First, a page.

Switching to Baritone from Eb Bass

Discussion in 'The Rehearsal Room' started by JacobM, Apr 7, 2007.

  1. JacobM

    JacobM New Member

    Hi,

    I've recently switched to this instrument and on the whole am enjoying the change, finding the music more challenging and rewarding. However, I am having a few problems and wondered if anyone here could offer up suggestions.

    1. I am finding the pitching higher notes a little tricky (which I did expect) so wondered if anyone knew any techniques which could be recommended.

    2. I am also currently finding it a bit uncomfortable to hold. What is the best place to have the left arm? Is it all the way across like a euph or bass (which im used to) or is it just holding the frame?

    I ask this because I am finding my left upper arm aches at the moment when playing for any meaningful amount of time and when this occurs it makes the note production a bit shaky.

    It could be that I have been applying too much pressure on a bass and this simply doesn’t work on a bartine, but would like other people’s opinions.

    Thanks.!


    :tup
     
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  3. DublinBass

    DublinBass Supporting Member

    Good post Jacob...I have to say it's a bit funny to me as I switched from baritone to EEb bass....However, here is my personal advice.

    1) Pitching the instrument...I would almost think the issue you are dealing with is more a Bb/ Eb issue than baritone tuba issue....I have bounced around from tenor horn to trombone to baritone to EEb bass to BBb and jumping octaves isn't nearly as challenging as switching pitches. It just takes some time with the horn on the lips to get used to. (of course time goes by much quicker when you practice at home rather than only once or twice a week at band). For me the Bb/Eb conversion took about a month to feel really comfortable with moderate practice.

    2) How to hold the baritone...depends on whether or not you have a fourth valve...if you do, I'd hold it like a euph or EEb bass. If not your left hand does not need to be quite as high up.
     
  4. LostBass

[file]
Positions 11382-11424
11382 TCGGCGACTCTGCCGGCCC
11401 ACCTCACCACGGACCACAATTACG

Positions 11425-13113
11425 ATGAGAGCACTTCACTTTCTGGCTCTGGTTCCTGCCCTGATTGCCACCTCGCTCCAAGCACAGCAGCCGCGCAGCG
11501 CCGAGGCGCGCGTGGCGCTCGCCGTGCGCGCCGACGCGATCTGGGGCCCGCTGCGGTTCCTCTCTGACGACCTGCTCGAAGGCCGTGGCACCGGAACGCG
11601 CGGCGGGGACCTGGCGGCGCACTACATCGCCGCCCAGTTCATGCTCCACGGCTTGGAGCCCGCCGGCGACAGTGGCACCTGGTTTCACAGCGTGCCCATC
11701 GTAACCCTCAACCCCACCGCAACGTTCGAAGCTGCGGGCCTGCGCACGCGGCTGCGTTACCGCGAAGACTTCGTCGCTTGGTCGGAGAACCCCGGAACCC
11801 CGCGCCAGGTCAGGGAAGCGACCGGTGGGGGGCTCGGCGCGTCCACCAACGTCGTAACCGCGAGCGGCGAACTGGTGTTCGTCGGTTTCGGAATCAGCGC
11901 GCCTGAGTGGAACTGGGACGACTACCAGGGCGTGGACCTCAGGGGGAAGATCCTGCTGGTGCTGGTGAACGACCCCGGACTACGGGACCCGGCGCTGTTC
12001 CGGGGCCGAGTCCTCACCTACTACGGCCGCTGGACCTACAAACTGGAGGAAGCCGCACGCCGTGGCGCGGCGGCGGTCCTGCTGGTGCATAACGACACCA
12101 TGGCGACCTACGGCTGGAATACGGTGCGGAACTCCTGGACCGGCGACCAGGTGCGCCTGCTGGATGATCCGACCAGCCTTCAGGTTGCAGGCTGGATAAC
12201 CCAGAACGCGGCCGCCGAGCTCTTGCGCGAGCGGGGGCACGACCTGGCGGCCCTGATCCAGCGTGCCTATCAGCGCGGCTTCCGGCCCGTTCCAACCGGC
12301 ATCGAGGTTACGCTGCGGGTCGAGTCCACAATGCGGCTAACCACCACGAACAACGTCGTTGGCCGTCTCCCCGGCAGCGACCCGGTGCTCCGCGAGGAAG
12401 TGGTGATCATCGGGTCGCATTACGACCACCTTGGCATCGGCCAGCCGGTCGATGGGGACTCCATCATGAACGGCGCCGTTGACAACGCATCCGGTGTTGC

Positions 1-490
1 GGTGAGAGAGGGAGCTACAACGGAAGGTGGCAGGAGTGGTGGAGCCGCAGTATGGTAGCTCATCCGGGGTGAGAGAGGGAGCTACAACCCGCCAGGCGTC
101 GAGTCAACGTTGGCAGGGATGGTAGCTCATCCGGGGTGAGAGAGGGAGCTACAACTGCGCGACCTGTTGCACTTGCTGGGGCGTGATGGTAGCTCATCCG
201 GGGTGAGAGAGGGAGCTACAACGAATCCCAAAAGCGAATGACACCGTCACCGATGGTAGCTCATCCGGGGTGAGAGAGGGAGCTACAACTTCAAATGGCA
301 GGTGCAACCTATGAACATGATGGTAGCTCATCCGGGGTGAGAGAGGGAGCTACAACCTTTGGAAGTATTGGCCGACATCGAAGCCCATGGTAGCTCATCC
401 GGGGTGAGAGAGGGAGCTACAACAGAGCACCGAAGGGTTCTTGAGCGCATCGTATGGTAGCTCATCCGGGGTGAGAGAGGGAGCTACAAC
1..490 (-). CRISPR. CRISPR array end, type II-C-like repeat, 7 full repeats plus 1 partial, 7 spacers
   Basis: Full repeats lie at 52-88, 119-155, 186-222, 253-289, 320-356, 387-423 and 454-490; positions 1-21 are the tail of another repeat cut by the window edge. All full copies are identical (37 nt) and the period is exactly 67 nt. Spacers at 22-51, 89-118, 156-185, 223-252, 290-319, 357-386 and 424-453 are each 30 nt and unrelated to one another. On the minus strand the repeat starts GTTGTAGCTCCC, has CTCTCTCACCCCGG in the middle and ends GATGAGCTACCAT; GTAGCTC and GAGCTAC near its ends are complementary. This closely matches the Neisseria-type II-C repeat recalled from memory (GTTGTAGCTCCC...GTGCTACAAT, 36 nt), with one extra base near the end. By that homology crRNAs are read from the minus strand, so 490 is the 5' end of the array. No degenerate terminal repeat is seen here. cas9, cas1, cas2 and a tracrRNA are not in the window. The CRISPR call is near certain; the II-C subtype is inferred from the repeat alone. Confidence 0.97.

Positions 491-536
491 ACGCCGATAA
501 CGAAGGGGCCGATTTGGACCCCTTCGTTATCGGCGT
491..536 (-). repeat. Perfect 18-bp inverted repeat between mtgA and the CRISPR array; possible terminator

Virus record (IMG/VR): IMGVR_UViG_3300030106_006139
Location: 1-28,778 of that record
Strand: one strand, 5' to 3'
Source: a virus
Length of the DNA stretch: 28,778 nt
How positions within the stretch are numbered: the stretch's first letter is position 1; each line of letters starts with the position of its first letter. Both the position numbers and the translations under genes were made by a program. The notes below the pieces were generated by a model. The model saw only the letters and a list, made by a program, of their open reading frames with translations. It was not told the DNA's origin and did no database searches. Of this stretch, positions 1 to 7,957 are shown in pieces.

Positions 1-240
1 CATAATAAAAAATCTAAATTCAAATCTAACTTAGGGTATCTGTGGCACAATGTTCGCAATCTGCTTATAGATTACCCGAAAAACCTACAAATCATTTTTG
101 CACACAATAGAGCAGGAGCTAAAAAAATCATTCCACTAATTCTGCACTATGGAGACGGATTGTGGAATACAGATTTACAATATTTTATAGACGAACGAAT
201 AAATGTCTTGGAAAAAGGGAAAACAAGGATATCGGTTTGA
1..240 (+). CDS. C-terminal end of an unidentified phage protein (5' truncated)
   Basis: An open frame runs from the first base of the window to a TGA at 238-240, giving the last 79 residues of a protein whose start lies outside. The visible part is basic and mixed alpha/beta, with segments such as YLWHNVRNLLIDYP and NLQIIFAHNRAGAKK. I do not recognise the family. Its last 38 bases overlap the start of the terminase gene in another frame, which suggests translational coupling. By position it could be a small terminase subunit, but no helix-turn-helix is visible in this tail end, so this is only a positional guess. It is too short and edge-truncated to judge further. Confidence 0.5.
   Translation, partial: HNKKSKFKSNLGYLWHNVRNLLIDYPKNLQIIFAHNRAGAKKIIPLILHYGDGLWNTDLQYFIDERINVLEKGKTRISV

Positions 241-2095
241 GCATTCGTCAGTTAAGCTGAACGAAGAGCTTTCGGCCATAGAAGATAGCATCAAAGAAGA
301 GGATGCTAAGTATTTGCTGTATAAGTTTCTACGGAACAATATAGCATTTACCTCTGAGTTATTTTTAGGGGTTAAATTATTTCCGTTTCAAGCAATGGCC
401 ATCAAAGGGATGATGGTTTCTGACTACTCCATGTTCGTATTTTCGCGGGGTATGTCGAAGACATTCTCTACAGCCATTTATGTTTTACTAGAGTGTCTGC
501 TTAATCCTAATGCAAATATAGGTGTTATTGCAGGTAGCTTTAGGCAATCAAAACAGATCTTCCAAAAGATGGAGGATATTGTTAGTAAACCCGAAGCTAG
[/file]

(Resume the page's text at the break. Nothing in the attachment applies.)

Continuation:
LostBass New Member

    Hi

    I'm no expert, but I made the move from Bb Bass to Baritone at Christmas, I don't have any great pearls of wisdom but a couple of thoughts.

    I have found difficulty pitching Bb/D/F and top Bb, just when you start to get used to your highest note being an F your upper register improves and you have to start all over again. Make sure you warm up properly and try and get the notes in your head especially before a band practice. It's easy to get lost when everyone around you is playing notes from a chord, and you're not certain which one you should be putting in.

    I know exactly what you mean about your arm hurting, I've tried a few different places to hold the instrument. My favourite at the moment is to hold the valve block as I can get my fingers between the 1st and 3rd valve tubing. This keeps my wrist straight so it's much more comfy. I don't think there any definite best places as each manufacturers instrument is different and we are all different shapes and sizes, so just try and find what works best for you.

    I hope you enjoy the move as much as I have, I'm trying to play 1st baritone parts and it's a real challenge, but great fun.

    All the best

    Pete
    Denton Brass
     
  5. euphojim

    euphojim Member

    Hi Jacob,

    I have changed instruments several times in the past few years (moving up and down) and it always takes me a month or so to get comfortable with the new instrument, particularly when switching between Eb and Bb pitches. Moving to a smaller instrument will always pose a challenge for the upper register because of the higher frquency at which your lips need to vibrate - the only solution is lots of practice, daily if you can manage it, even if it is only for 10 or 15 minutes. As mentioned already you need to warm up gently and gradually extend your range over a perod of weeks.

    Regarding holding the baritone, I do not cuddle mine (as I did the Euph and Bass) but just hold thumb and 1st finger on the valve casings with the other fingers on the 3rd valve slide and that works for me. Being a shorter instrument it does not rest on your lap (unless you are a smaller person) so the left arm does take the weight of the instrument and that can be tiring until you get used to it.

    I am sure you will do fine but need to be patient.

    Jim
     
  6. JacobM

    JacobM New Member

    Thanks a lot for the replies people. Some very good points there. Seems that I need to do some relaxed, measured practise to tackle the high notes.

    I am glad that I'm not the only one who found the instrument a little uncomfortable at first! :sup
     

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